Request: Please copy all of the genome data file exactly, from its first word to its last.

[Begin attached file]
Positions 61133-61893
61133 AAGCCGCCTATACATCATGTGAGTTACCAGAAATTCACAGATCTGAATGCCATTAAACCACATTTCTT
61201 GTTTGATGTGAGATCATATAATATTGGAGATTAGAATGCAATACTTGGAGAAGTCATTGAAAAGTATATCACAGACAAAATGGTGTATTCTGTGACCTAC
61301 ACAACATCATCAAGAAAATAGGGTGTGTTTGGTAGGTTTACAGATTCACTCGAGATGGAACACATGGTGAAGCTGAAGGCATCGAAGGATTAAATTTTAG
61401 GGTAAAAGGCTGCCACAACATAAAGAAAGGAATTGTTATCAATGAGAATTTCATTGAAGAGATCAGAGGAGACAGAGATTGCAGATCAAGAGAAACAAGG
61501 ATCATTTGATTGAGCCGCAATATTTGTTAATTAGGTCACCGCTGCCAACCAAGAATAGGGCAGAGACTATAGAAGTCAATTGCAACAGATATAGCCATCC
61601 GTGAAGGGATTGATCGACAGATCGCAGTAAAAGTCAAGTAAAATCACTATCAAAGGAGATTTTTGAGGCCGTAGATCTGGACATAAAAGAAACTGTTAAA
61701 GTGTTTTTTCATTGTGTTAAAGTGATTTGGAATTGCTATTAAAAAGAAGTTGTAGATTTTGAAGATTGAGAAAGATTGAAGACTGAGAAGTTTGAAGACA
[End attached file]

Positions 61133-61893
61133 AAGCCGCCTATACATCATGTGAGTTACCAGAAATTCACAGATCTGAATGCCATTAAACCACATTTCTT
61201 GTTTGATGTGAGATCATATAATATTGGAGATTAGAATGCAATACTTGGAGAAGTCATTGAAAAGTATATCACAGACAAAATGGTGTATTCTGTGACCTAC
61301 ACAACATCATCAAGAAAATAGGGTGTGTTTGGTAGGTTTACAGATTCACTCGAGATGGAACACATGGTGAAGCTGAAGGCATCGAAGGATTAAATTTTAG
61401 GGTAAAAGGCTGCCACAACATAAAGAAAGGAATTGTTATCAATGAGAATTTCATTGAAGAGATCAGAGGAGACAGAGATTGCAGATCAAGAGAAACAAGG
61501 ATCATTTGATTGAGCCGCAATATTTGTTAATTAGGTCACCGCTGCCAACCAAGAATAGGGCAGAGACTATAGAAGTCAATTGCAACAGATATAGCCATCC
61601 GTGAAGGGATTGATCGACAGATCGCAGTAAAAGTCAAGTAAAATCACTATCAAAGGAGATTTTTGAGGCCGTAGATCTGGACATAAAAGAAACTGTTAAA
61701 GTGTTTTTTCATTGTGTTAAAGTGATTTGGAATTGCTATTAAAAAGAAGTTGTAGATTTTGAAGATTGAGAAAGATTGAAGACTGAGAAGTTTGAAGACA